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Your Environment. Your Health.

Columbia University

DNA Repair Phenotype the Missing Link in Breast Cancer Risk Assessment

Principal Investigator:
Mary Beth Terry, Ph.D.

Project Number: U01 ES029660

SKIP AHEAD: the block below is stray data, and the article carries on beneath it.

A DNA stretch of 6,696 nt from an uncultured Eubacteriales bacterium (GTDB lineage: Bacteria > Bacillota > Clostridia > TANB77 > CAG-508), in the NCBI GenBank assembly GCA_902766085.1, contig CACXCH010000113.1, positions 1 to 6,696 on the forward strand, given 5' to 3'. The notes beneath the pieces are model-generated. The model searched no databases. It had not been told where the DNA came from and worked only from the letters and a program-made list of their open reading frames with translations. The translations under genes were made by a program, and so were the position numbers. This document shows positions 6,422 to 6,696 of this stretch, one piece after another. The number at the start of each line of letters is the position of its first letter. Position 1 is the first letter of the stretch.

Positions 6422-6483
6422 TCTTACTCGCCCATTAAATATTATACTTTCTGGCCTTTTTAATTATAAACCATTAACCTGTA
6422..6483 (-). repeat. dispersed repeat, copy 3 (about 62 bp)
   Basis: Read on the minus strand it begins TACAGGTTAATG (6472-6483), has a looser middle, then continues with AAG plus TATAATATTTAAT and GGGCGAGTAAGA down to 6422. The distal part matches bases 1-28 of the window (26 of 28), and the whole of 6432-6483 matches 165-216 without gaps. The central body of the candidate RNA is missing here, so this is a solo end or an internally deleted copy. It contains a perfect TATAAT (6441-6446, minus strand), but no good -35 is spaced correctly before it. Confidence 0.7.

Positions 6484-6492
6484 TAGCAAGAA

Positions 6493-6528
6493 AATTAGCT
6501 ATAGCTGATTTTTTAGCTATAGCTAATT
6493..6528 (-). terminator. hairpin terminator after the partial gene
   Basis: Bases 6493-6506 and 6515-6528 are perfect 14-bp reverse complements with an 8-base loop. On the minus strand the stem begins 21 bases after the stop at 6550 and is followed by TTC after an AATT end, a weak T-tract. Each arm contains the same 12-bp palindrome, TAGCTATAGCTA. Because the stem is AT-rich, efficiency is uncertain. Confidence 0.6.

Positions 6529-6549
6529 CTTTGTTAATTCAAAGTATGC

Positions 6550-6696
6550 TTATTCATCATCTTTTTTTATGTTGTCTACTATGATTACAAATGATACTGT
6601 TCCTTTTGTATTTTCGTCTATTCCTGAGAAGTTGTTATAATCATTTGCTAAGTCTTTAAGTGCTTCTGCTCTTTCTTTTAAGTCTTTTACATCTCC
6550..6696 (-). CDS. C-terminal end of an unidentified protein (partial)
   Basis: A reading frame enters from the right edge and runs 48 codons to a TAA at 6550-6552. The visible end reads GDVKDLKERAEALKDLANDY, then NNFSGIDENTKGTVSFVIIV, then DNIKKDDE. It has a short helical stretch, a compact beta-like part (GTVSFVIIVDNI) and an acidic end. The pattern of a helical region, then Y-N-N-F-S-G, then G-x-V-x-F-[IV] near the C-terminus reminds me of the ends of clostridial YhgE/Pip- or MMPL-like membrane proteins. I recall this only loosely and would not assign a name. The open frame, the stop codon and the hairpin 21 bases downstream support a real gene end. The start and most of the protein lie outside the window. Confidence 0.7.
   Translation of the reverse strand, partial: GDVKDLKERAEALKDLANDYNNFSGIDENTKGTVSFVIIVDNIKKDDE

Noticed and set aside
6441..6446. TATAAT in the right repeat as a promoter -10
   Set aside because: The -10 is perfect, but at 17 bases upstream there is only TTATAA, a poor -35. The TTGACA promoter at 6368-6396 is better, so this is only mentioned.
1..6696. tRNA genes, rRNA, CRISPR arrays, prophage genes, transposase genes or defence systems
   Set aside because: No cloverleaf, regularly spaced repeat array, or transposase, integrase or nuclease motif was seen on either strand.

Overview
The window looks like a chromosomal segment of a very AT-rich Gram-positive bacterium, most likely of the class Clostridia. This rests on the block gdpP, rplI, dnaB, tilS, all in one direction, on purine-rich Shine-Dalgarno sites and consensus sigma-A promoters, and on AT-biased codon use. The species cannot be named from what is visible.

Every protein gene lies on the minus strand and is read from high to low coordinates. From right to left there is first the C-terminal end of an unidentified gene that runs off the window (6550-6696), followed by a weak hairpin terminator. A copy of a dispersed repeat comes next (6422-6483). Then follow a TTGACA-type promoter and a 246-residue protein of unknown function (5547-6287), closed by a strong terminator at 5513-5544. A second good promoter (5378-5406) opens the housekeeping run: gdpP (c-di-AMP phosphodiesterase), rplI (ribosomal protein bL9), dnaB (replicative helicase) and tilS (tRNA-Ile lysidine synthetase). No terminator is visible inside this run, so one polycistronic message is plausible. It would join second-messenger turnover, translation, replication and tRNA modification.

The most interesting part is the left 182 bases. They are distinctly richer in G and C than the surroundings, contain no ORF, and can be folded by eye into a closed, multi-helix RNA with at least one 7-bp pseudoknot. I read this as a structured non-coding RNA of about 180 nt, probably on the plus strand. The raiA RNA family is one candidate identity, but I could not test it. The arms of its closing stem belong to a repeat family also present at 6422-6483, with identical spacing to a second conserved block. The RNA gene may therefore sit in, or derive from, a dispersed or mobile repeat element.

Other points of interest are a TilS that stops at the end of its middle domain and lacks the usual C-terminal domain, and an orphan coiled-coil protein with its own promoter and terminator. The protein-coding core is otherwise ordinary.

DNA repair is a crucial mechanism for maintaining genomic stability in cells. Defects in the DNA repair machinery increase cell vulnerability to DNA-damaging agents and accumulation of mutations in the genome, and lead to the development of various disorders including cancers. Studies that have measured DNA repair capacity (DRC), including those or project researchers, have estimated a much higher risk of breast cancer (3-15-fold) than most other established risk factors for breast cancer, except for highly penetrant mutations in genes like BRCA1 and BRCA2, genes critical to DNA repair. Despite the strength of this association, no large-scale prospective studies of breast cancer exist. Even though some breast cancer risk models include known mutations in DNA repair genes, genotype only partially explains phenotype, and breast cancer risk models currently do not include phenotypic DNA repair measures. The lack of inclusion of a major risk factor – DRC – is likely the major reason that clinical breast cancer risk models have only modest performance - which makes it very challenging to target effective primary prevention options (e.g., chemoprevention) for most women who are not known mutation carriers. Further, secondary prevention options (e.g., onset, frequency, and method of breast cancer screening by mammography or other supplemental methods) could be targeted more efficiently if more accurate risk assessment existed. The main limitation of use of DRC for targeted prevention has been the lack of a high-throughput DRC assay, in particular a phenotypic DRC assay, for integration into cancer risk assessment. Project researchers have overcome this major gap by adapting their high-throughput, fully-automated gamma-H2AX assay system which was originally designed for assaying DNA double strand breaks (DSB) in freshly-drawn blood for use with archival blood samples. The researchers propose one of the largest prospective studies estimating the effect of DSB repair using an enriched cohort (n=12,563) that spans the spectrum of absolute breast cancer risk. Using a nested case-control design within this cohort (699 cases, 1:1 match), the researchers will measure DSB-DRC in archival biospecimens collected at baseline (Aim 1a). They will optimize the assay protocol for measuring DSB-DRC using fresh fingerstick blood and measure longitudinal changes in DSB-DRC in young women (age <40 years) (Aim 1b) (n=100, 1-2 years apart). They will then comprehensively assess the independent contribution of DSB-DRC over genetic and epigenetic alterations in DSB repair genes and assess and whether genetic and epigenetic changes interact with DSB-DRC in increasing b risk (Aim 2). The researchers will investigate the clinical utility of DSB-DRC by quantifying the improvement in standard breast cancer risk model performance from its inclusion (Aim 3a) and evaluating the association between DSB-DRC and five-year survival after diagnosis (Aim 3b). This study will provide essential empirical evidence from integrating functional assays into population studies to accelerate targeted prevention options linked to aberrant responses to DNA damage. This research will be led by a team of established researchers in the fields of breast cancer epidemiology, molecular epidemiology, high-throughput DNA repair capacity assessment, and biostatistics.


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